The Graduate Student Tribe
Mothers seem to be good at finding tribes. They blog, form Facebook pages, meet for regular play dates, etc…If the plight of early woman were anything like this nostalgic blog post, I would surely miss a communal motherhood as I would miss an appendage. I suspect however, that even with shared laughter the washing, cooking, and caretaking required of early mothers left them just as exhausted as we feel today. According to Wikipedia (insert snickering), archeologists think that tribal structures were an adaptation to situations providing plentiful yet unpredictable resources. Historically tribes were a face-to-face community bound by kinship, reciprocal exchange and strong ties to place (Paul, 2006).
Regardless of the time period in which one lives, commiserating with others who share your experiences is rewarding. This includes those who share your research interests. Mothers are so good at constructing a tribe they offer specific advice on how to find your unique tribe or how to create one of your own. Graduate students share all of the conditions of tribal structures as well. We have fairly comfortable resources (while in graduate school – on a stipend – under the care of our professors) but we also know this honeymoon will not last. Somewhere between our fourth and tenth year we will be forced out into the world of unpredictability. If you have been reading any of the ominous Chronicle of Higher Education articles, you can be sure our uncertain future is quickly approaching.
So what’s a graduate student to do? In addition to usual advice to build your C.V., present at conferences, and nurture deep lasting relationships with your professors I recommend that we take a piece of mommy blogger advice and build a tribe. Graduate student tribal construction seems easy – you have a ready-made tribe with your cohort, right? Not always. The folks with whom you enter graduate school may not always share your interests and are honestly fumbling along in the same way you are. It’s time to looks elsewhere.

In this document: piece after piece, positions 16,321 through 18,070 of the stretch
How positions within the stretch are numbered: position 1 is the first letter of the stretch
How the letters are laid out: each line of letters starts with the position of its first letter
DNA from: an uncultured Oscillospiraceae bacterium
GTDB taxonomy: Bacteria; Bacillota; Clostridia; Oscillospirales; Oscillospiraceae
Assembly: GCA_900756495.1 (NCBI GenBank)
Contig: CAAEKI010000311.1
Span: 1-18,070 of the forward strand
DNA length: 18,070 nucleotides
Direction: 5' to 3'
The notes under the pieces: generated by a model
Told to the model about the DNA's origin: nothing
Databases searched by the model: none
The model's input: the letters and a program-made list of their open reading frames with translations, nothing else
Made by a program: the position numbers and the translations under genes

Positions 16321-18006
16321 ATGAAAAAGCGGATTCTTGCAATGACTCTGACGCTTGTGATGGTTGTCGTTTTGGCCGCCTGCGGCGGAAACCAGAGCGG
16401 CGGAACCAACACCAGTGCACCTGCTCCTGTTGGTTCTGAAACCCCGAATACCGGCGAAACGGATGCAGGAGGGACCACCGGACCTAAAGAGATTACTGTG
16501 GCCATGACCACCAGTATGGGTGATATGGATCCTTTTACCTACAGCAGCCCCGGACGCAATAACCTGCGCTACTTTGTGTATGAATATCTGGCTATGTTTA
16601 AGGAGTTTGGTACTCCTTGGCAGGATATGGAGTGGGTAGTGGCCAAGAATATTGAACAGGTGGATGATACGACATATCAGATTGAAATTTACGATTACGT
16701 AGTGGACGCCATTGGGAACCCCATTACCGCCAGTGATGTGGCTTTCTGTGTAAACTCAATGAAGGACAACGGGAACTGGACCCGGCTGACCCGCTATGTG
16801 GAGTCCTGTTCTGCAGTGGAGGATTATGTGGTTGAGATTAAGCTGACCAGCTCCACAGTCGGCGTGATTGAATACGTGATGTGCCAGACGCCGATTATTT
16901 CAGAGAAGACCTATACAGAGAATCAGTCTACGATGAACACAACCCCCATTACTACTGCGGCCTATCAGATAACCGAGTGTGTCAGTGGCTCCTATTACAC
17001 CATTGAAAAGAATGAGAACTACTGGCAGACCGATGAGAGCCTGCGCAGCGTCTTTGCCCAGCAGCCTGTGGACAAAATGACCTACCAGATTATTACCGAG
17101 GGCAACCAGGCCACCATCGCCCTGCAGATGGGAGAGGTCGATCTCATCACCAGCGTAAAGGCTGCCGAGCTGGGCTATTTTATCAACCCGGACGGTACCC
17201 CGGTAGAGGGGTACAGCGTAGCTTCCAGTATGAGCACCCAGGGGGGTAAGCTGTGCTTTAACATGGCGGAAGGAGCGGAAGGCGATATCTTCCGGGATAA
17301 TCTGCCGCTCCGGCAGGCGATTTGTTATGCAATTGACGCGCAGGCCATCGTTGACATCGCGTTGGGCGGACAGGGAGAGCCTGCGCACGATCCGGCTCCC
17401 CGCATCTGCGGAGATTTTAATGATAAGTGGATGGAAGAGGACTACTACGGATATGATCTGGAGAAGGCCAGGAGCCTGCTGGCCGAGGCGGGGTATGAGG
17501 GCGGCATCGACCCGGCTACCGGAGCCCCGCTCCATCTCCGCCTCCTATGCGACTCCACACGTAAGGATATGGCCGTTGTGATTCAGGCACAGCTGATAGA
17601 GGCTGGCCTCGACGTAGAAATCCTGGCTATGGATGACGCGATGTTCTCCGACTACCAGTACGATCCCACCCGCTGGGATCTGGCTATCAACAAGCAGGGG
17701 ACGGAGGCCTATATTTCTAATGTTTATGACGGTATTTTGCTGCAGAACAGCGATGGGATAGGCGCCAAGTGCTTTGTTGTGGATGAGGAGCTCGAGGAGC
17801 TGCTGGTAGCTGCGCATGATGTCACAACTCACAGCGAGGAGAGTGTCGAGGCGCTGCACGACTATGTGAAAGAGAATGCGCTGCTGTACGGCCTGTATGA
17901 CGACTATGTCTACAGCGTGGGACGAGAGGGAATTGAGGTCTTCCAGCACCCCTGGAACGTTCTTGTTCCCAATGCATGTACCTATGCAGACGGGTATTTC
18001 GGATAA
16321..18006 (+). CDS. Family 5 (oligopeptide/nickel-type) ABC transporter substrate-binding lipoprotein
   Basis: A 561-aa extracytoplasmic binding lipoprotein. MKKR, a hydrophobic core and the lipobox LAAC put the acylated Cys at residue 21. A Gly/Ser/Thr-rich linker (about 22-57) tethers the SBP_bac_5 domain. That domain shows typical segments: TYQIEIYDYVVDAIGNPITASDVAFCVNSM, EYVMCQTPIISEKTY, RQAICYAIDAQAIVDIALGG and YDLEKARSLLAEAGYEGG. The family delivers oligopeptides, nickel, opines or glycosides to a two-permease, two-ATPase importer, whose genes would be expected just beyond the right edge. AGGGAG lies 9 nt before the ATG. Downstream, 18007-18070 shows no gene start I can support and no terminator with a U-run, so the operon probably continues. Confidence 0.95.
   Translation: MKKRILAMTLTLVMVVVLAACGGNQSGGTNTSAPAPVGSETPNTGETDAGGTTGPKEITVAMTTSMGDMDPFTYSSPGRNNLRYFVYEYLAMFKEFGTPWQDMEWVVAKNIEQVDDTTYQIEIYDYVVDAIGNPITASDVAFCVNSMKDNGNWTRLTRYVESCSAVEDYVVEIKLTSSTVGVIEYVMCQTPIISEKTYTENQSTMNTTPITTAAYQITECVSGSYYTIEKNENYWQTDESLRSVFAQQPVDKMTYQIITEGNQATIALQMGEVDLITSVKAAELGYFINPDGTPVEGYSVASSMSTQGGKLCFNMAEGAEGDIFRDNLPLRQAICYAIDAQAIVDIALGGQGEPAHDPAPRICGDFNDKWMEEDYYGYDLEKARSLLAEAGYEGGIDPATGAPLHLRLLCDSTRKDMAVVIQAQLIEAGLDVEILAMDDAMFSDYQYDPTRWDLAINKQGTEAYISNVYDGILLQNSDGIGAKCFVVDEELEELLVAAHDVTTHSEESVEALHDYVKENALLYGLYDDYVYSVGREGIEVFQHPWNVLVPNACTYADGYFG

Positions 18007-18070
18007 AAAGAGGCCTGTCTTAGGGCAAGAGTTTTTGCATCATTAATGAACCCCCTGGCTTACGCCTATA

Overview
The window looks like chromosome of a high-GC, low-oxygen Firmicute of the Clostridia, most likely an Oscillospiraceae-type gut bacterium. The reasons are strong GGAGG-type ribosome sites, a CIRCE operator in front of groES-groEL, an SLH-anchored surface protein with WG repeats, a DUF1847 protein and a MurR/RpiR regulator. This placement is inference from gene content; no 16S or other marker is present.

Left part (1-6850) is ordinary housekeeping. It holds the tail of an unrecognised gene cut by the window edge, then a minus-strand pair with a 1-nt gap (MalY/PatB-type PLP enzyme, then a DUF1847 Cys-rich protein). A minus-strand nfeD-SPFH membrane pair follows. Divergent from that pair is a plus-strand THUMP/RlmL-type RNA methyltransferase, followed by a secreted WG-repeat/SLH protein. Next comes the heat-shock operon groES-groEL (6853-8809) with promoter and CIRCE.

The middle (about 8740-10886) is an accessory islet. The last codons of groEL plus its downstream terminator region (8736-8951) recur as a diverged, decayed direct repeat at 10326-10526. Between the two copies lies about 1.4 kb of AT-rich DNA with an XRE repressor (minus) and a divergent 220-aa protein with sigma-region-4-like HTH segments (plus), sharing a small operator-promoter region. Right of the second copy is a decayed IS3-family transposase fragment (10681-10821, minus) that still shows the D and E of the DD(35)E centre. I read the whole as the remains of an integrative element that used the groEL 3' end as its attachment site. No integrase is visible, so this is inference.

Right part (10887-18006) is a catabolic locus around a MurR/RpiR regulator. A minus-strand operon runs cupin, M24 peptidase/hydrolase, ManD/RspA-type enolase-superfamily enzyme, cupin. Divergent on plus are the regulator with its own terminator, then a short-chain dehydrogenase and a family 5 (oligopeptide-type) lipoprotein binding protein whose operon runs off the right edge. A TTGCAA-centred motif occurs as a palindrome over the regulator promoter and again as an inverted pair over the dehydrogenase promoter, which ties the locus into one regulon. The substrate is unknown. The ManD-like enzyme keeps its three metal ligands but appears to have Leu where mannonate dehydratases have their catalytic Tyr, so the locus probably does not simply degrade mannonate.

Nathaniel Lambert writes about untapped graduate student assets in his book Publish and Prosper: A Strategy Guide for Students and Researchers says “People are your most valuable resource for being a productive scholar”. So of course, develop an excellent working relationship with your adviser and prioritize the research you are working on with him/her even over class assignments. As wonderful as our advisers are, they must act more as employers at this stage. Soon they can be tribal members but right now they are more like tribal elders.
Seek out other tribal members beginning with advanced doctoral students or post-docs. In my experience these have been my guides to the job market, motherhood while in graduate school, publication resources, and overall sanity. These are the folks who can provide perspective to your overly harried and overwhelmed graduate student life. They remember – probably with nightmarish clarity – how it felt to have 60 outstanding applications and no interviews scheduled…yet. They too submitted papers over and over again to successively less prestigious journals hoping for a good fit. They also may remember what it feels like to teach a large course across campus while 8.5 months pregnant or going on the job market tethered to toddlers. These are your tribal leaders. Lambert recommends looking to recently graduated students who share your research interests and have a track record for productivity that you admire.